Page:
Faculty Spotlight on Ryan Tanner-Read
What brought you into the world of education?I started teaching at the college level when I went to work on my PhD in American History. I taught both world and American history at William and Mary. Then, I took a year off from teaching at the college level to try teaching at Oldfields and see if I wanted to remain in higher education. I discovered that I would rather be in secondary education where I have more chance to know my students closely and tailor my classes to their interests and strengths.
What do you like to do in your spare time?My main hobby is record collecting. I have 650 records by last count and I own three different record players. I keep a cabinet record player in my classroom and play records in between classes. Students sometimes request particular songs or artists and I bring them from home if I have them so we can listen to them.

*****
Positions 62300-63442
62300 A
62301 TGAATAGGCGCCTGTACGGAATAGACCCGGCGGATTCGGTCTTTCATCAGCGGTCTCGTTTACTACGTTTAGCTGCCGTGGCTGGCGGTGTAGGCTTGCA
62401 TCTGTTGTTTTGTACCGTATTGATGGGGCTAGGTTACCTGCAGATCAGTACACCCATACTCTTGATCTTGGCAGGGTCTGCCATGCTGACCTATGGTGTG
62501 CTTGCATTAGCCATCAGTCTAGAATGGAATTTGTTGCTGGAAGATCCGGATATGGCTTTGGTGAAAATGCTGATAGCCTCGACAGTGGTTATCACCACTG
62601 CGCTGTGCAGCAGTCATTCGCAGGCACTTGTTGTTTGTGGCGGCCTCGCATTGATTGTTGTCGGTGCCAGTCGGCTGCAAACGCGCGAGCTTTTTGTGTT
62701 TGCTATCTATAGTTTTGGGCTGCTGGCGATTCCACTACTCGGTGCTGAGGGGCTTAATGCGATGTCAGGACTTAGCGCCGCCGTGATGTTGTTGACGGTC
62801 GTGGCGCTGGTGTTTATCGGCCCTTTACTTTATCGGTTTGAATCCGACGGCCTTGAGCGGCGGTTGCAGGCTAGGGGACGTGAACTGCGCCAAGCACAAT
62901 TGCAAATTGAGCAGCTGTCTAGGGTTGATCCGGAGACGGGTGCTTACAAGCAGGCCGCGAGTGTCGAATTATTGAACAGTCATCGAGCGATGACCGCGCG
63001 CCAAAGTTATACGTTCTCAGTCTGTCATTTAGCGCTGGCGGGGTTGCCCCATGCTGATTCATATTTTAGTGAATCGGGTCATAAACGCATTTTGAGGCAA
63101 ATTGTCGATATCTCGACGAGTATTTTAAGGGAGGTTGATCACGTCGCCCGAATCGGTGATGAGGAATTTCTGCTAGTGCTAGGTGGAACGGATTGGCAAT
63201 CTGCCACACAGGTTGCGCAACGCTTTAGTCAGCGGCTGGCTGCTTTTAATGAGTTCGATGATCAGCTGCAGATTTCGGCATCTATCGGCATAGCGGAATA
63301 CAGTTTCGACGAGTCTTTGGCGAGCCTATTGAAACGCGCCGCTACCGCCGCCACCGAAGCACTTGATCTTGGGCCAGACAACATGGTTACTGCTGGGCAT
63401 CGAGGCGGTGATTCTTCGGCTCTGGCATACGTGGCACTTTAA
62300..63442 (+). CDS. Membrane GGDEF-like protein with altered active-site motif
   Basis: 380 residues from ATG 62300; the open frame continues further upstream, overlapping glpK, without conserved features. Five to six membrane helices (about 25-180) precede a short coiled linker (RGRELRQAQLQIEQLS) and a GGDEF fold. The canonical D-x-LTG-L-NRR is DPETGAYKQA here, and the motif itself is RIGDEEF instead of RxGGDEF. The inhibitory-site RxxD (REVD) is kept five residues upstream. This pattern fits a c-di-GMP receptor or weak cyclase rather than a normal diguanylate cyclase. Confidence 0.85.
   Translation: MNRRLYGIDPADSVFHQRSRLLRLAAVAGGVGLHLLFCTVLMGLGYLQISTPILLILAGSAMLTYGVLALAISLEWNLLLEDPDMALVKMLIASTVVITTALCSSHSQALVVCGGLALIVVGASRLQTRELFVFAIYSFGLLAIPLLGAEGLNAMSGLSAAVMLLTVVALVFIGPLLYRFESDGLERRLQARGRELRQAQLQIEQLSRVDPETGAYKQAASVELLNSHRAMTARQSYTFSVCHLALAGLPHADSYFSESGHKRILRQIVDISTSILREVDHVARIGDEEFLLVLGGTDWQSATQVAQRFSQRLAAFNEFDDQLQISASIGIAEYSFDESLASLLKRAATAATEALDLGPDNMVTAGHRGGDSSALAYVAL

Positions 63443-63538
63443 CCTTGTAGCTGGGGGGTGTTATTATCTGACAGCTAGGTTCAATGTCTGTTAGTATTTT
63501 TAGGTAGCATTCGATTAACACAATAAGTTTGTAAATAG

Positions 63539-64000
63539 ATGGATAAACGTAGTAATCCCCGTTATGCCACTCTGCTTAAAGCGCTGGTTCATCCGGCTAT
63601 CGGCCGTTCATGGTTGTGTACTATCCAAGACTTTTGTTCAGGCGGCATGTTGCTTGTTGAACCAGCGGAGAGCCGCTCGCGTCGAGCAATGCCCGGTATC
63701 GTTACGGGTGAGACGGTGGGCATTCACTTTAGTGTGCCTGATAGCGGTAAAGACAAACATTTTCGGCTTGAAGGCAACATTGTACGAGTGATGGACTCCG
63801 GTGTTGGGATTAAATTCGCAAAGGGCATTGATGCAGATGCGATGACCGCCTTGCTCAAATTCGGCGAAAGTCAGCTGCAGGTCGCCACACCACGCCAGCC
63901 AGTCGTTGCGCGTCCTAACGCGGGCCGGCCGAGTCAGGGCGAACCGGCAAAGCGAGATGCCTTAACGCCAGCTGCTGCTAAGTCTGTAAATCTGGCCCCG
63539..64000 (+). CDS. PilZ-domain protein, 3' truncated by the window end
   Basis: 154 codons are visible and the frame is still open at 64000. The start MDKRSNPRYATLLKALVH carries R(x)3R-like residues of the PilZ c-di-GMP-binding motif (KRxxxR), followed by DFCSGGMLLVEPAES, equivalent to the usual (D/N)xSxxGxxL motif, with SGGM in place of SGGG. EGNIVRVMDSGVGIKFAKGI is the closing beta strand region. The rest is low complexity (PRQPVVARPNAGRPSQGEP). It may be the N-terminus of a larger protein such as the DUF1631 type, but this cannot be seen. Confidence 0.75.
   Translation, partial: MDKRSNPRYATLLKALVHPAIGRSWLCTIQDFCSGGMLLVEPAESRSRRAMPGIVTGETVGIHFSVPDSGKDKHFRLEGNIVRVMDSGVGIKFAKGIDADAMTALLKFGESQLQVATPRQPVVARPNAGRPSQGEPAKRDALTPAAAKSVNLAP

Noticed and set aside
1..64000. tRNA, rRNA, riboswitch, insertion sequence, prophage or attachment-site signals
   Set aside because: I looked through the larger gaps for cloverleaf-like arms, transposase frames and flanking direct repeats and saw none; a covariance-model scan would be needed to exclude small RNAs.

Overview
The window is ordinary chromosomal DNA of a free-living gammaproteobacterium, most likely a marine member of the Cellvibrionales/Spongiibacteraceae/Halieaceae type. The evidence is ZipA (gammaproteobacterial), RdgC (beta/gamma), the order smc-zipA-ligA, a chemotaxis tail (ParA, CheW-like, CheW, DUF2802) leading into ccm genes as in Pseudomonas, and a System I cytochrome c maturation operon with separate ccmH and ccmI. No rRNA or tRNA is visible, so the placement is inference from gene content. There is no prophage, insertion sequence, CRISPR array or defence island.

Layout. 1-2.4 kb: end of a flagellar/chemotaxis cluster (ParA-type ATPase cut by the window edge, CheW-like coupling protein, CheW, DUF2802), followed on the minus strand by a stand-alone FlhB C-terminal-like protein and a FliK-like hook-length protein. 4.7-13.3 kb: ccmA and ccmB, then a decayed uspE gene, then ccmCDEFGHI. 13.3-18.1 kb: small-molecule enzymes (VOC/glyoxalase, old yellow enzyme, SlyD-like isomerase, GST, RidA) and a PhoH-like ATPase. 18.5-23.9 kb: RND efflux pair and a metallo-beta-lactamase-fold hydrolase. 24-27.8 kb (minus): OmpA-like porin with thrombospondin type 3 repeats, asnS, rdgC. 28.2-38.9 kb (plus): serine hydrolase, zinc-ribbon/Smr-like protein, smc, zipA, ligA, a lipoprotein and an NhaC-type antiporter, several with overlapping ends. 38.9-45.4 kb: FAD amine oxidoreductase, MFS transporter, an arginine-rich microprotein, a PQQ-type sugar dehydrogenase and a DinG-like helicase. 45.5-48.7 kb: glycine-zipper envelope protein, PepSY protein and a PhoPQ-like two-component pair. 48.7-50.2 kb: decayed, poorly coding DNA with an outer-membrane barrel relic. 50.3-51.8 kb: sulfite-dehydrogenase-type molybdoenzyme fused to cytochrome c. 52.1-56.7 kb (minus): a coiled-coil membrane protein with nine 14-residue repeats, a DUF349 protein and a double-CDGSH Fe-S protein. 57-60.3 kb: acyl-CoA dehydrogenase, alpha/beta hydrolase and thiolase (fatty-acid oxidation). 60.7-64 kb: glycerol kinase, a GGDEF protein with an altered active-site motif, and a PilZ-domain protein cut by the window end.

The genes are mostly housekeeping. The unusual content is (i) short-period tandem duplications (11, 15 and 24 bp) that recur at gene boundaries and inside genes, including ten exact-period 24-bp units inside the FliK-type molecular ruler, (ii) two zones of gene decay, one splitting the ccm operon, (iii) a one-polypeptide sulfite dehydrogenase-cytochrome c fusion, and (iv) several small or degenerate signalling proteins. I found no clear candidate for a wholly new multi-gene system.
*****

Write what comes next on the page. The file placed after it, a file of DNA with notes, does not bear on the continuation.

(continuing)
What do you love about Oldfields?
I love the students and the connections I can make with them. Going from a classroom with 200 students or even 40 students at the college level, getting into a room with ten students or less really lets me know who they are and what they need as learners and as people
What is your favorite quote?"I am in earnest — I will not equivocate — I will not excuse — I will not retreat a single inch — AND I WILL BE HEARD." -William Lloyd Garrison, 1831
What advice would you give to the students?
I would give students two very important pieces of advice: 1. Remember that reasonable people can and do disagree about a great many issues. You can always think the worst of your opponents and you may be right, but at least try to imagine how a reasonable person, acting in good faith, might believe the opposite of what you do. You don't need to accept their arguments, but discussion is much more productive if you can see their point of view. 2. Just because something is hard doesn't mean it isn't worth your time. If classes didn't challenge you, you would never grow. So, be skeptical of things that seem easy. If it isn't asking much of you, it also isn't teaching you much. If you know how to do it immediately, it isn't adding anything to your knowledge and skills. If it seems hard or confusing at first, this might be the sign that you are really going to learn something.